reliability\left(a,b\right)=1-{\displaystyle \prod _{i\in {E}_{a,b}}}{\left(1-re{l}_{i}\right)}^{{n}_{i,a,b}}

where *rel*_{
i
} is the estimated reliability of experimental method *i, E*_{
a,b
} is the set of experimental methods that detected interaction (*a, b*), and *n*_{
i,a,b
} is the number of times that experimental method *i* detected interaction (*a, b*). The scores from the Consolidated dataset are discretized into ten equally-spaced bins (0*−* 0.1, 0.1*−* 0.2*, . .* .), each of which is considered as a separate experimental method in our scoring scheme. We avoid duplicate counting of evidences across the datasets by using their publication IDs (in particular, PPIs from the Consolidated dataset are removed from the BioGRID, IntAct, and MINT datasets).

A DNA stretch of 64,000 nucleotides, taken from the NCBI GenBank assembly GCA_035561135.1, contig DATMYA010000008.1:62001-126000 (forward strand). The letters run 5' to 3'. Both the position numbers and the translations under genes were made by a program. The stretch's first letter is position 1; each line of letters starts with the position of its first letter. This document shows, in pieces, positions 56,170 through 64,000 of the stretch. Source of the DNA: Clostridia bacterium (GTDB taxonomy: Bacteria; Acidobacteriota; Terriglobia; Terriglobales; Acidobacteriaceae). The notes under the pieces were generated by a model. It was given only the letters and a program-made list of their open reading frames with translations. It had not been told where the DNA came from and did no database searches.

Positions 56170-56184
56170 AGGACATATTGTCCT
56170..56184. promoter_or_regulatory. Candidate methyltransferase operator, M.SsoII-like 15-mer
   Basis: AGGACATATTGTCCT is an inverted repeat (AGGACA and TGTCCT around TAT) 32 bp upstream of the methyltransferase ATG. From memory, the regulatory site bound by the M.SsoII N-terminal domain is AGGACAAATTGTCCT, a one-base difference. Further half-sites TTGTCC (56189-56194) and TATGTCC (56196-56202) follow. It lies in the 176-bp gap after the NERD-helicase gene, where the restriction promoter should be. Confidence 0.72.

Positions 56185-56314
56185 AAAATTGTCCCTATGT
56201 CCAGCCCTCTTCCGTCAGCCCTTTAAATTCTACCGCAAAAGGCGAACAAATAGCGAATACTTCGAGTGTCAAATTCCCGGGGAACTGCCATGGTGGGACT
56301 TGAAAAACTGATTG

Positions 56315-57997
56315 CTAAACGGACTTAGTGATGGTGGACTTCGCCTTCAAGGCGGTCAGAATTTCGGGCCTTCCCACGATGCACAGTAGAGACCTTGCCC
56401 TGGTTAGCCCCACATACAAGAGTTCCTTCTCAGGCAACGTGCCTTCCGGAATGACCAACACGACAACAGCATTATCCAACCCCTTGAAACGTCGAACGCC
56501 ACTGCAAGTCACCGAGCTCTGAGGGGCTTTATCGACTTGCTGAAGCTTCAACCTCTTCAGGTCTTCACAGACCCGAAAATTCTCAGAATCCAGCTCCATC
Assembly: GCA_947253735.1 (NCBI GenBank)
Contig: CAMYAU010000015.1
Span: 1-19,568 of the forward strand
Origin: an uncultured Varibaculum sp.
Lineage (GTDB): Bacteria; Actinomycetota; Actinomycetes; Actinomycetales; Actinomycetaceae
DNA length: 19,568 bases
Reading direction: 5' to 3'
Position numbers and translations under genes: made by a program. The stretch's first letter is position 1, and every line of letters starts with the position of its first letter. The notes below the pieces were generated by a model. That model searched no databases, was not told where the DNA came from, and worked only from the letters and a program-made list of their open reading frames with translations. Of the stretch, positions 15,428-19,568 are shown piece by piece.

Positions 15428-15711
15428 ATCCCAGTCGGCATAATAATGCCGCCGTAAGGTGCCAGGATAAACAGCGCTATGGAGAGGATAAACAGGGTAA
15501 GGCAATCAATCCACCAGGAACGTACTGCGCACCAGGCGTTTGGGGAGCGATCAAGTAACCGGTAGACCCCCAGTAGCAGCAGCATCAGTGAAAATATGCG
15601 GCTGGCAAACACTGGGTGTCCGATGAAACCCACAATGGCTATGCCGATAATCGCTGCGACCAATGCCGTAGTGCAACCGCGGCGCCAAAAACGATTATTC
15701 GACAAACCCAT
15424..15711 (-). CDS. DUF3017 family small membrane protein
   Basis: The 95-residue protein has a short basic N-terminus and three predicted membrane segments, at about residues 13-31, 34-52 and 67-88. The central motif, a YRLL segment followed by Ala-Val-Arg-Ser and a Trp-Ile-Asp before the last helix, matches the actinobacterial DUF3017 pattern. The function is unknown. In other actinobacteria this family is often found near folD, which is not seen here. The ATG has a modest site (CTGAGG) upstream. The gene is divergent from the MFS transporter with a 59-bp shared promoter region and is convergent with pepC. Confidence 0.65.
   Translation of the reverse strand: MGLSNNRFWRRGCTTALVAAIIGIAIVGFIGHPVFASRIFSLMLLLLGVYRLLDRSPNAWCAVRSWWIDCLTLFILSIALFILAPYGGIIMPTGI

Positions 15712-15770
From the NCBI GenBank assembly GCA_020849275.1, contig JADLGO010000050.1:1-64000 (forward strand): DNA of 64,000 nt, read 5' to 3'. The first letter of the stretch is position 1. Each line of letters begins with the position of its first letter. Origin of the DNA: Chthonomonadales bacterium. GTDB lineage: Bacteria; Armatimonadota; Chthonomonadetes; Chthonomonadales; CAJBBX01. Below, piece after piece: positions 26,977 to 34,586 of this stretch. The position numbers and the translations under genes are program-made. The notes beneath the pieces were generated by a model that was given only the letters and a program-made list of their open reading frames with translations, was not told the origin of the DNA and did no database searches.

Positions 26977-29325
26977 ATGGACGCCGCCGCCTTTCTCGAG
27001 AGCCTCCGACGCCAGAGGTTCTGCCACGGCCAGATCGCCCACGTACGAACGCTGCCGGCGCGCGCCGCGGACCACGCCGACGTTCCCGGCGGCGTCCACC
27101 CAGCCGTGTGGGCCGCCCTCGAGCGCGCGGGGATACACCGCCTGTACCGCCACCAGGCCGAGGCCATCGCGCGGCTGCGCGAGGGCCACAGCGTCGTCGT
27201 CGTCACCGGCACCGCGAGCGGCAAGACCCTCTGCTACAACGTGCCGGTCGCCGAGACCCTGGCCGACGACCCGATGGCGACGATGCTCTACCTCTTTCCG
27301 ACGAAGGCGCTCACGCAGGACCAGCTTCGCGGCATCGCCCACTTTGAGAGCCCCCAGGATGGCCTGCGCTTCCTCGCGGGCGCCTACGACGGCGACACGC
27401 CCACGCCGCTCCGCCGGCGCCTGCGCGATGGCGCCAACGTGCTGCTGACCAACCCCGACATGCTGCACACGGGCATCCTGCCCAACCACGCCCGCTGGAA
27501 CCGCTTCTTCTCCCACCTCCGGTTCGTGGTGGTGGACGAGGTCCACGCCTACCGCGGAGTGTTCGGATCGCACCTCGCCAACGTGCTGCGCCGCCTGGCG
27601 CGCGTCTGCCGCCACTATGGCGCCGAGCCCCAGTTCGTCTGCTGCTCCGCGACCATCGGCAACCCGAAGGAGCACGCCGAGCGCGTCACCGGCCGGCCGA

• *STRING* : Predicted functional association data is obtained from the STRING database [15] (data downloaded in January 2014). STRING predicts each association between two proteins *a* and *b* (or their respective genes) using the following evidence types: gene co-occurrence across genomes; gene fusion events; gene proximity in the genome; homology; co-expression; physical interactions; co-occurrence in literature; and orthologs of the latter five evidence types transferred from other organisms (STRING also includes evidence obtained from databases, which we discard as this may include co-complex relationships which we are trying to predict). Each evidence type is associated with quantitative information (e.g. the number of gene fusion events), which STRING maps to a confidence score of functional association based on co-occurrence in KEGG pathways. The confidence scores of the different evidence types are then combined probabilistically to give a final functional association score for (*a, b*). Only pairs with score greater than 0.5 are kept.